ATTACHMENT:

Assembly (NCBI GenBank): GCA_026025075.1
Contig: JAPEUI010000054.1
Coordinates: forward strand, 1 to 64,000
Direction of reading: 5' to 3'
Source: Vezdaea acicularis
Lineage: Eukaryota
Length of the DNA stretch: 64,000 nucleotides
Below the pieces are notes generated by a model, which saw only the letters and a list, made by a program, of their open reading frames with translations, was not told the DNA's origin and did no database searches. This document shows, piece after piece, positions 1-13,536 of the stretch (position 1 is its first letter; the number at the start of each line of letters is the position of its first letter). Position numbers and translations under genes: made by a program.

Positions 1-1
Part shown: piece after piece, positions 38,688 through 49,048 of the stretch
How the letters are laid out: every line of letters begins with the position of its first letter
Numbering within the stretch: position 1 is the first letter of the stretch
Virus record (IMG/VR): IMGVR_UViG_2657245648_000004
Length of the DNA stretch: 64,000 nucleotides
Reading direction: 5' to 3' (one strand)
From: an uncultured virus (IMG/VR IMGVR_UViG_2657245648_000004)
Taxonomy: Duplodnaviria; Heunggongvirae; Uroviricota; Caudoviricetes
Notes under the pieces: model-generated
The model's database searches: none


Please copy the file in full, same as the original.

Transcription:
Assembly (NCBI GenBank): GCA_026025075.1
Contig: JAPEUI010000054.1
Coordinates: forward strand, 1 to 64,000
Direction of reading: 5' to 3'
Source: Vezdaea acicularis
Lineage: Eukaryota
Length of the DNA stretch: 64,000 nucleotides
Below the pieces are notes generated by a model, which saw only the letters and a list, made by a program, of their open reading frames with translations, was not told the DNA's origin and did no database searches. This document shows, piece after piece, positions 1-13,536 of the stretch (position 1 is its first letter; the number at the start of each line of letters is the position of its first letter). Position numbers and translations under genes: made by a program.

Positions 1-1
Part shown: piece after piece, positions 38,688 through 49,048 of the stretch
How the letters are laid out: every line of letters begins with the position of its first letter
Numbering within the stretch: position 1 is the first letter of the stretch
Virus record (IMG/VR): IMGVR_UViG_2657245648_000004
Length of the DNA stretch: 64,000 nucleotides
Reading direction: 5' to 3' (one strand)
From: an uncultured virus (IMG/VR IMGVR_UViG_2657245648_000004)
Taxonomy: Duplodnaviria; Heunggongvirae; Uroviricota; Caudoviricetes
Notes under the pieces: model-generated
The model's database searches: none